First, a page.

4. Authentic Clients

Facilitating consultant-client relationships for our learners is invaluable. If we coordinate with our partners especially in the private and public sectors learners can design real services and products to address real needs and challenges. Learners are more engaged when they know a real person will benefit from their work. In a consultant-client relationship, they also improve their marketable skills. Why manufacture arbitrary deadlines, challenges or needs when a client partner can present real ones? 

To be continued…


Posted on June 23, 2020 in iLEAD Digest

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Michael Niehoff

About the Author

Michael Niehoff is a teacher, leader, blogger, learner advocate, and the Education Content Coordinator at iLEAD Schools.
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Effective date: August 29, 2019

Maker Learning Network (“us”, “we”, or “our”) operates the https://ileadschools.org/ website (the “Service”).

This page informs you of our policies regarding the collection, use and disclosure of personal data when you use our Service and the choices you have associated with that data.

We use your data to provide and improve the Service. By using the Service, you agree to the collection and use of information in accordance with this policy. Unless otherwise defined in this Privacy Policy, the terms used in this Privacy Policy have the same meanings as in our Terms and Conditions, accessible from the Service.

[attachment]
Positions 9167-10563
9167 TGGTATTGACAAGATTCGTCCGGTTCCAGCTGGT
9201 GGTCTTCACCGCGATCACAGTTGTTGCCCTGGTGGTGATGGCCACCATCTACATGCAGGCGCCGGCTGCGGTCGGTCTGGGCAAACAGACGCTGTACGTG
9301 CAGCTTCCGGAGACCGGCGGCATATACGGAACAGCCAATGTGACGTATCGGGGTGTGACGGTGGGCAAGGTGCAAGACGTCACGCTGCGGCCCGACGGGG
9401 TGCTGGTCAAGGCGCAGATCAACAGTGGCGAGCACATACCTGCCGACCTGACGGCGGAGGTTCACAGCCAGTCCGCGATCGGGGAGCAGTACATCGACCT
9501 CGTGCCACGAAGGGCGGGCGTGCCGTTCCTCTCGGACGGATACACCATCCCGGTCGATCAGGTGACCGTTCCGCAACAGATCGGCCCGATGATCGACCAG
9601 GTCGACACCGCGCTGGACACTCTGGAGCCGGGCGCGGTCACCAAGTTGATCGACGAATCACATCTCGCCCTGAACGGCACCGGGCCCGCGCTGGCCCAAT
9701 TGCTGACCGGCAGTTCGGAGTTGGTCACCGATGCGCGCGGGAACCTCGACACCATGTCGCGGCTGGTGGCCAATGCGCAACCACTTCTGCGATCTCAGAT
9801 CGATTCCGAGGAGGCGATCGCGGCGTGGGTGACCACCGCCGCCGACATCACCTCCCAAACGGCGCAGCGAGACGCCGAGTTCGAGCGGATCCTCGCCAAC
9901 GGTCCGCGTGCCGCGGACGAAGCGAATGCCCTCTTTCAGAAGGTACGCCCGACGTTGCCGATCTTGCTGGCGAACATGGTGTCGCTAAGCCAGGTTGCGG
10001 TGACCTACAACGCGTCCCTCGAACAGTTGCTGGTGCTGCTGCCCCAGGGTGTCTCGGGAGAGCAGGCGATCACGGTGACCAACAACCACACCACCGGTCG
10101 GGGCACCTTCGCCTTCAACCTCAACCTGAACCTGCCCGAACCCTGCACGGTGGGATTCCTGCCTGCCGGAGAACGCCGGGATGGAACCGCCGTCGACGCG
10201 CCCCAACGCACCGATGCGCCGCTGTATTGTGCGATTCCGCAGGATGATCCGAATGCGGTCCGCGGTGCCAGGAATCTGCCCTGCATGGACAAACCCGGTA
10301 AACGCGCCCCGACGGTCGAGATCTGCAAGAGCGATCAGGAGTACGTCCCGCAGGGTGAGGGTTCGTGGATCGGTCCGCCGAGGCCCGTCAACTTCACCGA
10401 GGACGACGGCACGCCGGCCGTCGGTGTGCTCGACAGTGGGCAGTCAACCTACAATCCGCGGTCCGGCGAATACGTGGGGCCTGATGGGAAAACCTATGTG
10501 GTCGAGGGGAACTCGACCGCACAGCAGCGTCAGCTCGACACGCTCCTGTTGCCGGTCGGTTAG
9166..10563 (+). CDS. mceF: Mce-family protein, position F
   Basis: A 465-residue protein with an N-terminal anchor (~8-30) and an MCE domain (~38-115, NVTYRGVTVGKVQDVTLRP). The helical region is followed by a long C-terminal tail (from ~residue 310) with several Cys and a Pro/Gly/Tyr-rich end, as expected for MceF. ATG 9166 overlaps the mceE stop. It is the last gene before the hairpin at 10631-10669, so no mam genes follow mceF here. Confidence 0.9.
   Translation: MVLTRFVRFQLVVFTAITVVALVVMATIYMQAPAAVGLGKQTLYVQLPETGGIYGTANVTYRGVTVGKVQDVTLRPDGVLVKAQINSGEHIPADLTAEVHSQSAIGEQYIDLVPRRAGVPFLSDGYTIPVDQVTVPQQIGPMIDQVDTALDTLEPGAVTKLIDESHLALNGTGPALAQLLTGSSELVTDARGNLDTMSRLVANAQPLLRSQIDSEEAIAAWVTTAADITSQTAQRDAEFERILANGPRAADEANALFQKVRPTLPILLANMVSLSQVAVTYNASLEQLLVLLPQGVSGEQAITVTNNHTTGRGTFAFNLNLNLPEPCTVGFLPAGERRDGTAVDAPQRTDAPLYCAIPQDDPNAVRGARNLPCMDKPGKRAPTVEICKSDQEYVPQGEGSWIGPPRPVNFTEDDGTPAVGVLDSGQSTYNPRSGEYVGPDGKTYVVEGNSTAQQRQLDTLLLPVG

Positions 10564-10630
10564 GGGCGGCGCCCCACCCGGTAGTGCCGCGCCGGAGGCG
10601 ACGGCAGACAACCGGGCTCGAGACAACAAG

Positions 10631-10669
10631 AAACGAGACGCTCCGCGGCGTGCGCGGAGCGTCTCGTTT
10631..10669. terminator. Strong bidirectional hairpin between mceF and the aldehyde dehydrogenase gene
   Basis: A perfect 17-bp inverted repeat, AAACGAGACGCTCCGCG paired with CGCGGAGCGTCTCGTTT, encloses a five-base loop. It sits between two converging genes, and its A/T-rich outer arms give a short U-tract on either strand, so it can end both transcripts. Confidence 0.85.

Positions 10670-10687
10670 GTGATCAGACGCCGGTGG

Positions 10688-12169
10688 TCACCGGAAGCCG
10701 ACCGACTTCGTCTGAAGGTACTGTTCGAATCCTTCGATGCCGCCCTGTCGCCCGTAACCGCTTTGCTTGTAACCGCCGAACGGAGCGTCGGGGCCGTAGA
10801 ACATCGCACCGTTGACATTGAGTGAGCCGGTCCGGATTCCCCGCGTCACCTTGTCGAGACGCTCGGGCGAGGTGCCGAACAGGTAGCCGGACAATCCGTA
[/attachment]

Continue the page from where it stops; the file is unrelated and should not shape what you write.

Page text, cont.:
Information Collection and Use

We collect several different types of information for various purposes to provide and improve our Service to you.

Types of Data Collected

Personal Data

While using our Service, we may ask you to provide us with certain personally identifiable information that can be used to contact or identify you (“Personal Data”). Personally identifiable information may include, but is not limited to:

We may use your Personal Data to contact you with newsletters, marketing or promotional materials and other information that may be of interest to you. You may opt out of receiving any, or all, of these communications from us by following the unsubscribe link or the instructions provided in any email we send.

Usage Data

We may also collect information on how the Service is accessed and used (“Usage Data”). This Usage Data may include information such as your computer’s Internet Protocol address (e.g. IP address), browser type, browser version, the pages of our Service that you visit, the time and date of your visit, the time spent on those pages, unique device identifiers and other diagnostic data.

Tracking & Cookies Data

We use cookies and similar tracking technologies to track the activity on our Service and we hold certain information.

Cookies are files with a small amount of data which may include an anonymous unique identifier. Cookies are sent to your browser from a website and stored on your device. Other tracking technologies are also used such as beacons, tags and scripts to collect and track information and to improve and analyse our Service.

You can instruct your browser to refuse all cookies or to indicate when a cookie is being sent. However, if you do not accept cookies, you may not be able to use some portions of our Service.

Examples of Cookies we use:

Use of Data

Maker Learning Network uses the collected data for various purposes:

Legal Basis for Processing Personal Data under the General Data Protection Regulation (GDPR)

If you are from the European Economic Area (EEA), Maker Learning Network legal basis for collecting and using the personal information described in this Privacy Policy depends on the Personal Data we collect and the specific context in which we collect it.

Maker Learning Network  may process your Personal Data because: